Why Is Caroline Bird College Is A Waste Of Time And Money

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70 percent of Americans will attend a four year university, two thirds will graduate from those universities. Additionally, 30 percent of college students will drop out after their first year (¨Statistics of a College¨). Caroline Bird, the author of “College is a Waste of Time and Money,” was born in 1915 and later attended the University of Toledo as well as the University of Wisconsin. Bird then became a journalist during World War ll and wrote several books on women 's rights. She was soon being called one of the “founding mothers” for feminists ("CAROLINE BIRD 's Obituary”). In 1975 she published an article entitled “College is a Waste of Time and Money” which states critical opinions on the industry of college, the article but was published…show more content…
This demonstrates the expectation for high school graduates to advance on to college. However, once students enroll in a university, many find that college is not the place for them. Bird considers college a “sentence to be served,” comparing students to prisoners in jail (Par 14). Her article was created using her research which involved interviews of actual college students and professors. She focuses on the fact that many college students are unhappy studying at a university and claims that college is, overall, a waste of time and…show more content…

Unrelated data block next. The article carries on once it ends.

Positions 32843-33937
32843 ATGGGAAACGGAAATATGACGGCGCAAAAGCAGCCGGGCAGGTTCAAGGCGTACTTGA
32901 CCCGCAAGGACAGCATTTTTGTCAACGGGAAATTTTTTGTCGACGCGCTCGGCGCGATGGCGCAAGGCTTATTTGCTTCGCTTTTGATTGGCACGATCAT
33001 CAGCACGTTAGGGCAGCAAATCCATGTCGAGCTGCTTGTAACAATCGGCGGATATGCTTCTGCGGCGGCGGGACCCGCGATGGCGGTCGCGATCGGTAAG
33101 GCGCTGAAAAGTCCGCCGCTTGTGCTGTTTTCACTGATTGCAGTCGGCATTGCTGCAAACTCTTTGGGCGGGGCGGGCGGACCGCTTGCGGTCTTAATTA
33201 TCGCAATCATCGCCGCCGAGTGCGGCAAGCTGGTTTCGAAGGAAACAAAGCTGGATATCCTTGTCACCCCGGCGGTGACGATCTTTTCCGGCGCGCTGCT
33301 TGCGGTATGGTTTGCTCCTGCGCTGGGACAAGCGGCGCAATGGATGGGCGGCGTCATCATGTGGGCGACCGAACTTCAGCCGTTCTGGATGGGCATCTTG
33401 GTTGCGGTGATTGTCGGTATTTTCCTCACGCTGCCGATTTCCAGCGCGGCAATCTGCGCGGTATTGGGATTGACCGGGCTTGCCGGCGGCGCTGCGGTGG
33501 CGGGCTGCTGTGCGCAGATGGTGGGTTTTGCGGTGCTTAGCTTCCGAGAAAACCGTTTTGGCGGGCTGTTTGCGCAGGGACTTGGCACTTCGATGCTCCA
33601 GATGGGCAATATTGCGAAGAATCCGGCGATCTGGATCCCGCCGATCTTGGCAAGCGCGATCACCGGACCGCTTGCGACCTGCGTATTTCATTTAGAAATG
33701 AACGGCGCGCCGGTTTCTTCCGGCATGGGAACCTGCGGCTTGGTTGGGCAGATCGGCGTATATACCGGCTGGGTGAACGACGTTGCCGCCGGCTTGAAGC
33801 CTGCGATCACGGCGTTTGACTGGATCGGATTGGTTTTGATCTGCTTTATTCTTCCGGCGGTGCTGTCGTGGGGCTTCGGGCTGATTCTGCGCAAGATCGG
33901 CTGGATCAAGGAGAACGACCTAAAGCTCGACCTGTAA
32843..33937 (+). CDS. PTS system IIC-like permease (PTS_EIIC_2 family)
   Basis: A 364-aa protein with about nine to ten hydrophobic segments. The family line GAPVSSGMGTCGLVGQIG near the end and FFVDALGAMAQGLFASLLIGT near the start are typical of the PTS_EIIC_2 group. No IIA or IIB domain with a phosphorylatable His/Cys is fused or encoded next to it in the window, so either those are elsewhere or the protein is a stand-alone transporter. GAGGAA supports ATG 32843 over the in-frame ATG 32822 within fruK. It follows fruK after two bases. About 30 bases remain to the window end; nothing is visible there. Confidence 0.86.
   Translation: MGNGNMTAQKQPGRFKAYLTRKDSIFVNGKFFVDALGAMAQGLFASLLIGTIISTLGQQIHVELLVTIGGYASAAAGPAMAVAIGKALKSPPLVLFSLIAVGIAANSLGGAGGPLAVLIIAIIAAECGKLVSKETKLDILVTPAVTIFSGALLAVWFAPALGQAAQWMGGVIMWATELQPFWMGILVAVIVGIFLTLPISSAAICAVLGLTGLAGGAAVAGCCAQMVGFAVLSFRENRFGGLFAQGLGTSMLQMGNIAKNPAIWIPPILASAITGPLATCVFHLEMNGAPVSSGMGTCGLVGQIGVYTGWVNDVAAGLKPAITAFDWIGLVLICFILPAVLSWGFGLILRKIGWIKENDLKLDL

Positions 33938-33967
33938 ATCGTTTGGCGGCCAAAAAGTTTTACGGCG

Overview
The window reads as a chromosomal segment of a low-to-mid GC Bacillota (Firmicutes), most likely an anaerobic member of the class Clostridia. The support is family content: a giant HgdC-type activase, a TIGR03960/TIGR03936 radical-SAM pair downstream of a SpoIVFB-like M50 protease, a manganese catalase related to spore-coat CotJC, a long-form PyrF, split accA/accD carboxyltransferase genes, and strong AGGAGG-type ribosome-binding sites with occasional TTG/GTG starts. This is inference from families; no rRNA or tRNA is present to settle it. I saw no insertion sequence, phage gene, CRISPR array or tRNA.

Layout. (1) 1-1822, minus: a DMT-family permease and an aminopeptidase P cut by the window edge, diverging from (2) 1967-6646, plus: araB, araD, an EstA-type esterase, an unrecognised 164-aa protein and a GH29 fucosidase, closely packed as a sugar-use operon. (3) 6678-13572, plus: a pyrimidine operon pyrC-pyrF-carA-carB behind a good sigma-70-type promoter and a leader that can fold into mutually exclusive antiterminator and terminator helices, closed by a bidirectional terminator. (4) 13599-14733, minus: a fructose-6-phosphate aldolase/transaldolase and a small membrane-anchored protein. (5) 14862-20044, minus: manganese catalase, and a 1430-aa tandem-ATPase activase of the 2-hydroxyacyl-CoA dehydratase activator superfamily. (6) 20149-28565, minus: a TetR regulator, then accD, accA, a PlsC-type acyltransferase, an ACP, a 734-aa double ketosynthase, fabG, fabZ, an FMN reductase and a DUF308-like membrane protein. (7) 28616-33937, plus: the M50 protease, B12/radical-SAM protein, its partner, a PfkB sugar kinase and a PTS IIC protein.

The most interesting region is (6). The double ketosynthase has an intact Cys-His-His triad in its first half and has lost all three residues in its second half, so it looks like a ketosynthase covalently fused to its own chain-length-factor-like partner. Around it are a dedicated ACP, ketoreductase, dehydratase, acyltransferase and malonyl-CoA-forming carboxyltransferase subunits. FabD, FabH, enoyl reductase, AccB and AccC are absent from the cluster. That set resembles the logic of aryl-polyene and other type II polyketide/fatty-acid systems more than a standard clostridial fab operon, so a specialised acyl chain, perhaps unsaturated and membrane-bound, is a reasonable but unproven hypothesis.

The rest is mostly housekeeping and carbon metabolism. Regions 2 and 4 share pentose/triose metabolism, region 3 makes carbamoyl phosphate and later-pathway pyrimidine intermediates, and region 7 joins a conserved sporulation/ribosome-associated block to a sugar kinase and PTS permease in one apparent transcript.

Caroline Bird gathered her own data by lecturing on college campuses and questioned professors and administrators (Par 2). Her article is intended for college students and the general public in the 1970s. In 1969, 80 percent of college students thought education was important and two years later the percent went down to 74 percent (Bird Par 17). “44 percent of Americans now believe that getting a college education is ‘very important’” (Valerie Strauss). This is a shocking number that students are thinking less and less of education. Bird claims that college increases the wealth gap and research proves it. According to Aimee Picchi, the wealth gap continues to increase because fewer lower class families can afford college. Bird agrees that college tuition is helping the growth of the wealth gap (Par 23). As student loans continues to increase, it becomes unrealistic to afford college and by not receiving a higher education that narrows the job field and the salary (Valerie Strauss). The 1970s was full of history: the Vietnam War was just ending, President Nixon Resigns and the country entered an economic slump. Jobs were not circulating as well as they are now. Having a college degree back in the 1970s, it was difficult to find a job after graduating it is still true today. The millennial generation makes up about 40 percent of the unemployed in the U.S. today (Leah M.Goodman). A lot has
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